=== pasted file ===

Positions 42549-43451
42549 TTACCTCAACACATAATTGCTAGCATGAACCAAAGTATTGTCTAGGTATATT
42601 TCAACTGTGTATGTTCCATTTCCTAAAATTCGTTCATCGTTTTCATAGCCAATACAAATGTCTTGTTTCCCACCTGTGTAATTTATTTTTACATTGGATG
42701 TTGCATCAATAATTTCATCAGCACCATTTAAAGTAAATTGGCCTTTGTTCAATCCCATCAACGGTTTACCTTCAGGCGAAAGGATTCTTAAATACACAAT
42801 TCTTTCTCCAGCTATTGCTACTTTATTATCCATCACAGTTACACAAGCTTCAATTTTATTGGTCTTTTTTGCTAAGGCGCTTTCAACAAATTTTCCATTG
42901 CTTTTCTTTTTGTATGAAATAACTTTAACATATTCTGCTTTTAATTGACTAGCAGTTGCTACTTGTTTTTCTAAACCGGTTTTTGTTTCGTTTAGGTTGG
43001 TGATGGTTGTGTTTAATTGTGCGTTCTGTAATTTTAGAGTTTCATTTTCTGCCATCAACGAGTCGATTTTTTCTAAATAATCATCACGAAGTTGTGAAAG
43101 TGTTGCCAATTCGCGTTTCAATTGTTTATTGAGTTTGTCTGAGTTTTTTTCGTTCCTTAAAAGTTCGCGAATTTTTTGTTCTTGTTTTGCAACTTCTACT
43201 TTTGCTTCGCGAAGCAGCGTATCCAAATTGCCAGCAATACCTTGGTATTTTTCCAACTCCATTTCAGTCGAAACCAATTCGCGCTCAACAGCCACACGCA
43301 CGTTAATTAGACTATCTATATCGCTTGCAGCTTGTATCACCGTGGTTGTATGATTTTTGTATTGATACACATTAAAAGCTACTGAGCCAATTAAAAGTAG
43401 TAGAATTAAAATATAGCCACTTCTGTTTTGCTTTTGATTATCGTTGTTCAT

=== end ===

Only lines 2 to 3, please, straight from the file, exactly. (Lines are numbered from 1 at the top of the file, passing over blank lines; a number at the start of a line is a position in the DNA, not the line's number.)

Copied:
42549 TTACCTCAACACATAATTGCTAGCATGAACCAAAGTATTGTCTAGGTATATT
42601 TCAACTGTGTATGTTCCATTTCCTAAAATTCGTTCATCGTTTTCATAGCCAATACAAATGTCTTGTTTCCCACCTGTGTAATTTATTTTTACATTGGATG